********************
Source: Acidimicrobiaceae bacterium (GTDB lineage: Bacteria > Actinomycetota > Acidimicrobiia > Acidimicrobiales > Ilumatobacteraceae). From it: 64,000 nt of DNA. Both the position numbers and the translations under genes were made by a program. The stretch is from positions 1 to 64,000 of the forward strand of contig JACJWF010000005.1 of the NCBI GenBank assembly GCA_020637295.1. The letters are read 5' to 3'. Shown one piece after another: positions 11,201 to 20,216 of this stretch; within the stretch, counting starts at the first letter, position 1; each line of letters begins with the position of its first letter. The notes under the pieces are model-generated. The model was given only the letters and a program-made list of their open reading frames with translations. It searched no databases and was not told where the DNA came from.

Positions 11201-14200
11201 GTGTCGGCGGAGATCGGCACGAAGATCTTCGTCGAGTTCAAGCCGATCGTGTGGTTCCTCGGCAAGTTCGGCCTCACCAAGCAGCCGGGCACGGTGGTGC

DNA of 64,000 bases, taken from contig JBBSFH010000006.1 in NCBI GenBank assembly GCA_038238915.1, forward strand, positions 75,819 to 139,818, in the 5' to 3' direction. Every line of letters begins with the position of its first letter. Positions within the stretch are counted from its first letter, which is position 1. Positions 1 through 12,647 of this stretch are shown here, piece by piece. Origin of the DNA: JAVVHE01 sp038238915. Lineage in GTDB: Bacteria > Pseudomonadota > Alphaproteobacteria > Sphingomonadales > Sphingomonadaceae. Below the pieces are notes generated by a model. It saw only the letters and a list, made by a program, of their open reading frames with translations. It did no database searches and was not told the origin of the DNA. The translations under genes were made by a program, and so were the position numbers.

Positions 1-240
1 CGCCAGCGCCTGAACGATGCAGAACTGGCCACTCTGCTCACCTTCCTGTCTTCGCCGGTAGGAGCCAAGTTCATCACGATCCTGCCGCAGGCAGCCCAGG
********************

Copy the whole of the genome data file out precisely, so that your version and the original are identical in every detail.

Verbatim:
Source: Acidimicrobiaceae bacterium (GTDB lineage: Bacteria > Actinomycetota > Acidimicrobiia > Acidimicrobiales > Ilumatobacteraceae). From it: 64,000 nt of DNA. Both the position numbers and the translations under genes were made by a program. The stretch is from positions 1 to 64,000 of the forward strand of contig JACJWF010000005.1 of the NCBI GenBank assembly GCA_020637295.1. The letters are read 5' to 3'. Shown one piece after another: positions 11,201 to 20,216 of this stretch; within the stretch, counting starts at the first letter, position 1; each line of letters begins with the position of its first letter. The notes under the pieces are model-generated. The model was given only the letters and a program-made list of their open reading frames with translations. It searched no databases and was not told where the DNA came from.

Positions 11201-14200
11201 GTGTCGGCGGAGATCGGCACGAAGATCTTCGTCGAGTTCAAGCCGATCGTGTGGTTCCTCGGCAAGTTCGGCCTCACCAAGCAGCCGGGCACGGTGGTGC

DNA of 64,000 bases, taken from contig JBBSFH010000006.1 in NCBI GenBank assembly GCA_038238915.1, forward strand, positions 75,819 to 139,818, in the 5' to 3' direction. Every line of letters begins with the position of its first letter. Positions within the stretch are counted from its first letter, which is position 1. Positions 1 through 12,647 of this stretch are shown here, piece by piece. Origin of the DNA: JAVVHE01 sp038238915. Lineage in GTDB: Bacteria > Pseudomonadota > Alphaproteobacteria > Sphingomonadales > Sphingomonadaceae. Below the pieces are notes generated by a model. It saw only the letters and a list, made by a program, of their open reading frames with translations. It did no database searches and was not told the origin of the DNA. The translations under genes were made by a program, and so were the position numbers.

Positions 1-240
1 CGCCAGCGCCTGAACGATGCAGAACTGGCCACTCTGCTCACCTTCCTGTCTTCGCCGGTAGGAGCCAAGTTCATCACGATCCTGCCGCAGGCAGCCCAGG